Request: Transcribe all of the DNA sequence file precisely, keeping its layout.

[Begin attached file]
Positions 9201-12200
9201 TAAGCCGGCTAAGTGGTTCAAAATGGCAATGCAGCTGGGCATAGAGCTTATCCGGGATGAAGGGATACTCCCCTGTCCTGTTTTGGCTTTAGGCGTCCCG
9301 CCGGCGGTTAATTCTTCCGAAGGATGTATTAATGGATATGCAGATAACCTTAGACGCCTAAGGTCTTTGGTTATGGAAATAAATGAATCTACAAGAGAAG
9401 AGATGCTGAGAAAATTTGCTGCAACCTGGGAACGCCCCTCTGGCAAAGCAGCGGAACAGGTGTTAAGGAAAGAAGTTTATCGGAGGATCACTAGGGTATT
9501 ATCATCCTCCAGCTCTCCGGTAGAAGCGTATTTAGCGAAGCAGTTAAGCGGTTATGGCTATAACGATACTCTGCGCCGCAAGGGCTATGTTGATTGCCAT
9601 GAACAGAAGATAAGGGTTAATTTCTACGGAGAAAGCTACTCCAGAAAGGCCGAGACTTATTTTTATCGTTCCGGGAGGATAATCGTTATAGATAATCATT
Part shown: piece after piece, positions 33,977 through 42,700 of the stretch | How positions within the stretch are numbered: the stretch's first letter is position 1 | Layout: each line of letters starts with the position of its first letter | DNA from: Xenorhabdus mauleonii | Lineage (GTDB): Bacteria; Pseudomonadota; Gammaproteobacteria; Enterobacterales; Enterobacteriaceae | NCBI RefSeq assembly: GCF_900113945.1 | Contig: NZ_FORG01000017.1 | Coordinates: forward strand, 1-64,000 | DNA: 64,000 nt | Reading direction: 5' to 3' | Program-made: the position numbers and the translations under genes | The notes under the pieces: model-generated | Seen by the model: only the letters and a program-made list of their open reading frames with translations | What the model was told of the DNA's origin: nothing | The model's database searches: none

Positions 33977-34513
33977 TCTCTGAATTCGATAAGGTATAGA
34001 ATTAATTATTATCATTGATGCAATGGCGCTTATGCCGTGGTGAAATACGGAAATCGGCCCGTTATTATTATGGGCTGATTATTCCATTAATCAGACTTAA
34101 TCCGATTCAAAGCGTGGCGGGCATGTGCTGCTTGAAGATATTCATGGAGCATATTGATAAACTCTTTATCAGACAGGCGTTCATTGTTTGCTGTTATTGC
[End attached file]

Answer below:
Positions 9201-12200
9201 TAAGCCGGCTAAGTGGTTCAAAATGGCAATGCAGCTGGGCATAGAGCTTATCCGGGATGAAGGGATACTCCCCTGTCCTGTTTTGGCTTTAGGCGTCCCG
9301 CCGGCGGTTAATTCTTCCGAAGGATGTATTAATGGATATGCAGATAACCTTAGACGCCTAAGGTCTTTGGTTATGGAAATAAATGAATCTACAAGAGAAG
9401 AGATGCTGAGAAAATTTGCTGCAACCTGGGAACGCCCCTCTGGCAAAGCAGCGGAACAGGTGTTAAGGAAAGAAGTTTATCGGAGGATCACTAGGGTATT
9501 ATCATCCTCCAGCTCTCCGGTAGAAGCGTATTTAGCGAAGCAGTTAAGCGGTTATGGCTATAACGATACTCTGCGCCGCAAGGGCTATGTTGATTGCCAT
9601 GAACAGAAGATAAGGGTTAATTTCTACGGAGAAAGCTACTCCAGAAAGGCCGAGACTTATTTTTATCGTTCCGGGAGGATAATCGTTATAGATAATCATT
Part shown: piece after piece, positions 33,977 through 42,700 of the stretch | How positions within the stretch are numbered: the stretch's first letter is position 1 | Layout: each line of letters starts with the position of its first letter | DNA from: Xenorhabdus mauleonii | Lineage (GTDB): Bacteria; Pseudomonadota; Gammaproteobacteria; Enterobacterales; Enterobacteriaceae | NCBI RefSeq assembly: GCF_900113945.1 | Contig: NZ_FORG01000017.1 | Coordinates: forward strand, 1-64,000 | DNA: 64,000 nt | Reading direction: 5' to 3' | Program-made: the position numbers and the translations under genes | The notes under the pieces: model-generated | Seen by the model: only the letters and a program-made list of their open reading frames with translations | What the model was told of the DNA's origin: nothing | The model's database searches: none

Positions 33977-34513
33977 TCTCTGAATTCGATAAGGTATAGA
34001 ATTAATTATTATCATTGATGCAATGGCGCTTATGCCGTGGTGAAATACGGAAATCGGCCCGTTATTATTATGGGCTGATTATTCCATTAATCAGACTTAA
34101 TCCGATTCAAAGCGTGGCGGGCATGTGCTGCTTGAAGATATTCATGGAGCATATTGATAAACTCTTTATCAGACAGGCGTTCATTGTTTGCTGTTATTGC